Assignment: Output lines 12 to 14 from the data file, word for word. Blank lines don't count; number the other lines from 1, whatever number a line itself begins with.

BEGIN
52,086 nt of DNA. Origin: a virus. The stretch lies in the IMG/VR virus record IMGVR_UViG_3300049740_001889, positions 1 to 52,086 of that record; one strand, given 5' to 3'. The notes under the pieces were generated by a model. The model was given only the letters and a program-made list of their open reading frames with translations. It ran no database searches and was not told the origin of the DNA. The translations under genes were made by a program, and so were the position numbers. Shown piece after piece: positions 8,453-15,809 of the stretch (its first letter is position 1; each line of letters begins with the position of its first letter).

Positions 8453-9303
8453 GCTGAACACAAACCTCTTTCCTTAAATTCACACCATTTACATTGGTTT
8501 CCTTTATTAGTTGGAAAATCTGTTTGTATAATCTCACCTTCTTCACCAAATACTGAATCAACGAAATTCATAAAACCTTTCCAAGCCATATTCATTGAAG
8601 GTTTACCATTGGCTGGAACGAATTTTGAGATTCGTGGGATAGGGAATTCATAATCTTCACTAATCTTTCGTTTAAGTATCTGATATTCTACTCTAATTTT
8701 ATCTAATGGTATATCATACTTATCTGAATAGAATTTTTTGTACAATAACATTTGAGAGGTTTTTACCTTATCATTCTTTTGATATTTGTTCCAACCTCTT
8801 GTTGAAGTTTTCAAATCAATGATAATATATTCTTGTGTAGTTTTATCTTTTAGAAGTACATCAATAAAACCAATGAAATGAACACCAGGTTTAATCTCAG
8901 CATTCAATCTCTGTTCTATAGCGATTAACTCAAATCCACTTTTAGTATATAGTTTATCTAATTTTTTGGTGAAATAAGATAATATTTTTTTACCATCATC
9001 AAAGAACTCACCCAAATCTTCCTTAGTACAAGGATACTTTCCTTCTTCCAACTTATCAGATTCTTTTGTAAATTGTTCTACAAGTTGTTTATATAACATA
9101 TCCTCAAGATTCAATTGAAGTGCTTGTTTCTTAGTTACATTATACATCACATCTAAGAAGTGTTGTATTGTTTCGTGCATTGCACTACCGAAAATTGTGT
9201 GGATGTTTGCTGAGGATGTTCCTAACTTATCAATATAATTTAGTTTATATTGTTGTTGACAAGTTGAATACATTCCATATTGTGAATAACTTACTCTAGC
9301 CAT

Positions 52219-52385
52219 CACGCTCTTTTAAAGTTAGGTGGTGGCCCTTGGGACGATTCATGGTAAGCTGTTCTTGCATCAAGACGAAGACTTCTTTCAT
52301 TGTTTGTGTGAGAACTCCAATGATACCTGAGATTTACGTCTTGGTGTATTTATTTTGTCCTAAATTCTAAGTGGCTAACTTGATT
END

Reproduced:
9301 CAT

Positions 52219-52385
52219 CACGCTCTTTTAAAGTTAGGTGGTGGCCCTTGGGACGATTCATGGTAAGCTGTTCTTGCATCAAGACGAAGACTTCTTTCAT